- Limit the collection of personal data to what is adequate, relevant and reasonably necessary in relation to the purposes for processing disclosed to the consumer;
- Require consent before processing personal data for purposes that are not reasonably necessary for and compatible with the processing purposes disclosed to the consumer;
- Require reasonable administrative, technical and physical data security practices to protect the confidentiality, integrity and accessibility of personal data;
- Require consent to process “sensitive data”;
- Prohibit personal data processing in violation of federal and state antidiscrimination laws;
- Require controllers to offer mechanisms to withdraw consent that operate as easily as the methods to provide consent and that cease relevant data processing within fifteen days of consent withdrawal; and
- Prohibit the sale of personal data or processing of personal data for purposes of targeted advertising without the consumer’s consent, where a controller has actual knowledge and willfully disregards that a consumer is 13-15 years old.
Effective on July 31, 2023.
Organizations will have a little over a year to address the requirements of the CTDPA, which becomes effective on July 31, 2023.
The CTDPA has no private right of action and limited rights to cure.
The CTDPA does not include a private right of action—enforcement authority is exclusively granted to the Connecticut attorney general.
The law also includes a qualified right to cure, for at least a while: between July 1, 2023 and December 31, 2024, the attorney general must, before initiating an action for violation of the CTDPA, issue a notice of violation to the controller if the attorney general “determines that a cure is possible.” The attorney general can then bring an enforcement action if the violation is not cured within 60 days. From January 1, 2025 onwards, however, the attorney general has discretion as to whether to issue a notice of violation and provide an opportunity to cure.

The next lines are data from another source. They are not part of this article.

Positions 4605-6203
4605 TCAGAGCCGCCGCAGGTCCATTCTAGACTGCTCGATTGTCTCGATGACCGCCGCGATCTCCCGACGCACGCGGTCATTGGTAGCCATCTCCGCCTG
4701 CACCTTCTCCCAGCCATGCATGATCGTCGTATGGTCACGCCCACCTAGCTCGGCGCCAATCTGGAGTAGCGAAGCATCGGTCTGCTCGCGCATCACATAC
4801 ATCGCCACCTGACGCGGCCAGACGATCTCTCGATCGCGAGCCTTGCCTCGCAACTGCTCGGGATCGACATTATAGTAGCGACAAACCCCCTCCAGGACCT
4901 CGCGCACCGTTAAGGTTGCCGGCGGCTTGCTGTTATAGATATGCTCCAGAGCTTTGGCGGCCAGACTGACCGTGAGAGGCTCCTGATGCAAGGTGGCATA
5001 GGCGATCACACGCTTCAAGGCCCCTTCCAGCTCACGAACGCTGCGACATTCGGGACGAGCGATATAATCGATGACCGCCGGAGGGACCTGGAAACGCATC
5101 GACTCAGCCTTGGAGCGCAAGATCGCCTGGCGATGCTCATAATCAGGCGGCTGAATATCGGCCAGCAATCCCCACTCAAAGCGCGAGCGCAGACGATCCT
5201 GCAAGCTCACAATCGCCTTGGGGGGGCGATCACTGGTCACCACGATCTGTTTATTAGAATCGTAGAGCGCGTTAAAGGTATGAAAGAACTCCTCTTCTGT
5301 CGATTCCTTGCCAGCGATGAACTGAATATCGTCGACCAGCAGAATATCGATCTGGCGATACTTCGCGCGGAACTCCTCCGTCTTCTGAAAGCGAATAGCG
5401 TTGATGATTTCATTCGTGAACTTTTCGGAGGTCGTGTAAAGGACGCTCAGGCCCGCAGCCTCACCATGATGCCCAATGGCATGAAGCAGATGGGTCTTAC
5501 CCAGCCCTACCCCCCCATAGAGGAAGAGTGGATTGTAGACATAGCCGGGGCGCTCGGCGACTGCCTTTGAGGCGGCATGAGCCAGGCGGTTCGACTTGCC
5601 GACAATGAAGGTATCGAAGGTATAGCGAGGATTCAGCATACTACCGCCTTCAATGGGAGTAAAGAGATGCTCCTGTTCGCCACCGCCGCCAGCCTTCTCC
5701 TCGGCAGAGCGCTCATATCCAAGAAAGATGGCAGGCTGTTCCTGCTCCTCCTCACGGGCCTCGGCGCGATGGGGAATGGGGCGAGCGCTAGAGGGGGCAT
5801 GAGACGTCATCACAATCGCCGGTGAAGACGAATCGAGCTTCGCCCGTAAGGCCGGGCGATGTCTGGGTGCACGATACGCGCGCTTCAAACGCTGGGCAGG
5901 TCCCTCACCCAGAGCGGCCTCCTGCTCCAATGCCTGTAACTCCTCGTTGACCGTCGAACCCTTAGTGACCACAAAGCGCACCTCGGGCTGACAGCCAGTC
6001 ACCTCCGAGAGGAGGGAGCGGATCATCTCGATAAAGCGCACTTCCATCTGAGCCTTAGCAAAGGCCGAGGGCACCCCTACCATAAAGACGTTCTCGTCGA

Violations of the CTDPA will constitute unfair and deceptive trade practices under Connecticut law, which are subject to civil penalties up to $5,000 per willful violation.
The patchwork of US state privacy legal requirements continues to expand with the adoption of the CTDPA. While the CTDPA is very similar to the previously adopted CPA, it is nonetheless an example of a state adopting relatively consumer-favorable requirements, in contrast to Utah’s adoption of a more business-friendly model.
If you would like to discuss the CTDPA or other state privacy legal requirements’ application to your organization, or need help formulating and implementing a compliance strategy, please reach out to any member of the Wyrick Robbins privacy team.